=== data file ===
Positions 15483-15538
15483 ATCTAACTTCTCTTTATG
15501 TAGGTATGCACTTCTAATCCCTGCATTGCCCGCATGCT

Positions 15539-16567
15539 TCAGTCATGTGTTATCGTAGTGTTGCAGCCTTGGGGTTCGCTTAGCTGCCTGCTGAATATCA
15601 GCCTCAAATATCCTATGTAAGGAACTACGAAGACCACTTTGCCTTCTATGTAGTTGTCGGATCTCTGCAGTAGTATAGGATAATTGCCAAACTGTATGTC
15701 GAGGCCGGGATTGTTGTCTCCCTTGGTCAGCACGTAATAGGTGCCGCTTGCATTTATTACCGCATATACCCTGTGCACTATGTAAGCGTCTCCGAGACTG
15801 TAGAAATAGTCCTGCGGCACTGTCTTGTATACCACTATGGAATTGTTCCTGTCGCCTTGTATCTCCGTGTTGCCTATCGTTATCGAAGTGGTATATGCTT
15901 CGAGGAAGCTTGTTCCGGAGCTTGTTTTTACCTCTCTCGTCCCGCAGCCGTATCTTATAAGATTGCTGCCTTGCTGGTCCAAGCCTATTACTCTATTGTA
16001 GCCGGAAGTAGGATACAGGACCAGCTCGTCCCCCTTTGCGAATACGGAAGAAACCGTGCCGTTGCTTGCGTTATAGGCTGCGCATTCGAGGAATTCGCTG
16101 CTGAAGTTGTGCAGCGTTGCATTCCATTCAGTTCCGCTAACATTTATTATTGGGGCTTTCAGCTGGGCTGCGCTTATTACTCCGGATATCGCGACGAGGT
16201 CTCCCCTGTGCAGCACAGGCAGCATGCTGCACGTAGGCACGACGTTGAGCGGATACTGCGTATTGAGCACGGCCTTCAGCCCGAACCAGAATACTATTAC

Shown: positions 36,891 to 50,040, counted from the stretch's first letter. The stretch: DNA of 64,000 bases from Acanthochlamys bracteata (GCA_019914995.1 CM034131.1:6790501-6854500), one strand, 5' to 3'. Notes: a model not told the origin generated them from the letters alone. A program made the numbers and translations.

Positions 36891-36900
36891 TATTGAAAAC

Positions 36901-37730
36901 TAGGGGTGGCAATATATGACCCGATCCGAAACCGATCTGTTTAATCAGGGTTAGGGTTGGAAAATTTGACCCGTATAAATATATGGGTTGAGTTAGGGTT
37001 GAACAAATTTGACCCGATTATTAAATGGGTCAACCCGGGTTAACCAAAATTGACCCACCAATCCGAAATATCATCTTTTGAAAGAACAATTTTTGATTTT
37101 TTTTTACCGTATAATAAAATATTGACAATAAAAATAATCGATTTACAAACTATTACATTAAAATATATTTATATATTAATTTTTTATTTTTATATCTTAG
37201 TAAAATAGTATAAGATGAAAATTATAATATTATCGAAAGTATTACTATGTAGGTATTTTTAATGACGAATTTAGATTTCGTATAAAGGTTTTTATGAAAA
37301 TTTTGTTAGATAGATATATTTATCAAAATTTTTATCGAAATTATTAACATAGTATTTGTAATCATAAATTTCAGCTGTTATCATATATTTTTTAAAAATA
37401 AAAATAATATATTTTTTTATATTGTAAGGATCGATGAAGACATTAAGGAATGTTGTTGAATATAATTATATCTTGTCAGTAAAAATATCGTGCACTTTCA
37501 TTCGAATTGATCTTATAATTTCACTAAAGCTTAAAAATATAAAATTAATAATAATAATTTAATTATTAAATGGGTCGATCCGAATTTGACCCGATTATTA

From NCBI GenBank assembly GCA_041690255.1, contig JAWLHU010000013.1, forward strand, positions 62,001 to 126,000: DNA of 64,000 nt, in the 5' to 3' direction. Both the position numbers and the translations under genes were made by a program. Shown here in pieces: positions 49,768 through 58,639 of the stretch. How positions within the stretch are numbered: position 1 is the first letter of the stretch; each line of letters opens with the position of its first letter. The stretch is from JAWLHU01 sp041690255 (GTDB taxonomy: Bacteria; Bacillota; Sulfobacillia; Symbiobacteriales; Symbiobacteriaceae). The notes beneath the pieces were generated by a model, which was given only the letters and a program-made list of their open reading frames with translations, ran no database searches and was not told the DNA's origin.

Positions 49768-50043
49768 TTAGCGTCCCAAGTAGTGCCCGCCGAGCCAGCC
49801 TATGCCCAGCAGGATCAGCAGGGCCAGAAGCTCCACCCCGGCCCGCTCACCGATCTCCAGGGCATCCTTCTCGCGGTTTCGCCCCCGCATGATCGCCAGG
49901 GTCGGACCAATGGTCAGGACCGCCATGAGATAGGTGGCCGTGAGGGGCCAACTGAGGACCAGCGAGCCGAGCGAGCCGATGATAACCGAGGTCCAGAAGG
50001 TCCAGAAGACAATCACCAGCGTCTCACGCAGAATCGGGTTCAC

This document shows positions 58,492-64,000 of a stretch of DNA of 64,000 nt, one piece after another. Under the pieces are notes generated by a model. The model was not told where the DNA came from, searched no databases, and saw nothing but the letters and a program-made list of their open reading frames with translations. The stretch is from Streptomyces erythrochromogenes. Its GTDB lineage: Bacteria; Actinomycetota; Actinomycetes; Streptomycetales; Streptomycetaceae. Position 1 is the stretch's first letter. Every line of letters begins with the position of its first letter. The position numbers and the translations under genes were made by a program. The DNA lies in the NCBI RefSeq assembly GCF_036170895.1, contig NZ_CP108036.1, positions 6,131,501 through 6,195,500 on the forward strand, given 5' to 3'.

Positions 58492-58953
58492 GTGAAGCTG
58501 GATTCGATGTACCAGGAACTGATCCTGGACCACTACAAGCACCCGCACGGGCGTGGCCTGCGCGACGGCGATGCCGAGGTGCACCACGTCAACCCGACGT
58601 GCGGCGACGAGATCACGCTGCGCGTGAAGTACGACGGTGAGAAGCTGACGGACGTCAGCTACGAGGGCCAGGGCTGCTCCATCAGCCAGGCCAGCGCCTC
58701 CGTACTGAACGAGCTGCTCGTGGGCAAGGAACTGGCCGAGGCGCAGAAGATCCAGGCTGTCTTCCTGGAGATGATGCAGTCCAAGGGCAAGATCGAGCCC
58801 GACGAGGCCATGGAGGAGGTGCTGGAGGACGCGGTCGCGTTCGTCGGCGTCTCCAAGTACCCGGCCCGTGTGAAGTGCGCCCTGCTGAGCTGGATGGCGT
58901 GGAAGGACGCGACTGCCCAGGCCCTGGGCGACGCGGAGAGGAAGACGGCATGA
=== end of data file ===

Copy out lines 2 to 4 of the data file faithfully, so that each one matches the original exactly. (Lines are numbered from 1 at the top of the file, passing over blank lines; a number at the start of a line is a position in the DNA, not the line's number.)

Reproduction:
15483 ATCTAACTTCTCTTTATG
15501 TAGGTATGCACTTCTAATCCCTGCATTGCCCGCATGCT

Positions 15539-16567